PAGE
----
U.S GETS JOLT IN WEAPON SUPPLIES TO INDIA
By Bulbul Singh
22 Feb 11. The United States is likely to take a hit in defence supplies to India after Indian defence planners decision to go slow on buying weaponry via FMS. The latest offer by the United States to sell its MH-60 Romeo helicopter through FMS to the Indian Navy has been rejected and the competition will go ahead.
Sources in the Indian defence ministry said, “Purchases on government-to-government basis or the FMS route are becoming very expensive and will henceforth be discouraged.” adding that, “Weaponry and equipment bought under FMS has very high priced maintenance packages.”
In the latest controversy, the Indian Defence Ministry is on the defensive after leaked trial reports on the ULH guns sought to be bought under FMS from BAE’s U.S. subsidiary is casting a shadow on the purchase program. Last month, select copies of the trial report of the BAE’s ULH were circulated in the public domain which said that the gun had failed on several counts in the trials.
The Indian government has not accepted the U.S. offer of the MH-60 Romeo Multi-role helicopters submitted to the Indian defence ministry last month and has instead decided to go ahead with a competition for the contract.
The Indian Navy is going ahead with trials of two multi-role helicopters (MRH), the Sikorsky S-70 Bravo and the European NH-90.
India’s Navy currently uses Kamov Ka-28, Ka-31 AEW, and AgustaWestland Sea King helicopters
While tenders were floated to several manufacturers around the world, including AgustaWestland, EADS and Sikorsky, only two firms responded and are in competition. The RFP for the 16 MRH worth $1bn was issued in August 2008 and since the commercial bids are valid for two years only, they will be renewed and the bidders will submit their fresh bids. “The Indian Navy will now pursue the Flight Evaluation Trials for the two contenders,” said sources.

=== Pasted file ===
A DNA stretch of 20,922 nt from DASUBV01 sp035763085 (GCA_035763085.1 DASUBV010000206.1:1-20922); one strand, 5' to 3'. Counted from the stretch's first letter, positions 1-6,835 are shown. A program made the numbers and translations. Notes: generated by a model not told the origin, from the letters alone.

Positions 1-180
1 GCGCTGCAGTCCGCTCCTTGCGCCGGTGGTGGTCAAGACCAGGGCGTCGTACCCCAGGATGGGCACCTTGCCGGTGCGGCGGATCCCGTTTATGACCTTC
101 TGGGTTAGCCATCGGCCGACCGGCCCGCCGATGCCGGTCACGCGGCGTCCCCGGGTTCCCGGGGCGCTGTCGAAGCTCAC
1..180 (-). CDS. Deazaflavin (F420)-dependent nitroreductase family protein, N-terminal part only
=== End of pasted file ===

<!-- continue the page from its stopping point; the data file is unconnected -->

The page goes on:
Once the contract is decided and awarded, the Indian Navy would get the delivery of the MRH within 46 months in three phases and there would be an option of placing follow-on orders for another 44 MRH helicopters.
The MRH primary role would be anti-submarine warfare and anti-surface warfare, while its secondary role would include search and rescue, cargo carrying and casualty evacuation.
One of the objectives of the Indian Navy requirement for MRH is to replace its ageing Sea King fleet. The strength of the original 40-odd Sea King choppers in the navy’s air wing has now dwindled to about 30 due to age.
Earlier, the RFP for the 16 MRH was initially issued in early 2006, but the tenders were cancelled two years later and reissued in September 2008.
India is to buy 10 Boeing C-17s valued at over $5bn, including the supply of spare engines via FMS.
In September 2010 India placed an order with Boeing to buy four P8I Long Range Maritime Reconnaissance Aircraft (LRMR) for over $1bn in addition to 12 LRMRs purchased in January 2009 for $2.1bn. In addition India is negotiating to procure 145 ULHs via FMS.
Indian Navy Helicopters
The Indian Navy is acquiring five Kamov-31 helicopters from Russia. The helicopters will add to the existing fleet of nine Kamov-31s procured between 2003-5 for AEW roles. Using AEW&C aircraft on aircraft carriers will help in expanding the area under surveillance near the area of their deployment, they added. Currently India’s sole aircraft carrier INS Viraat and two stealth warships have Kamov-31s.
Costing around $20m each, the Kamov-31 will have a capability to track up to 40 targets on ground and air simultaneously with its radar.
The Kamov-31s will bolster the Navy’s capabilities to detect airborne and surface-based maritime threats. The helicopter can considerably increase combat mission efficiency of the Indian Navy by providing them with timely information about the actions of the ships and aircraft of the enemy.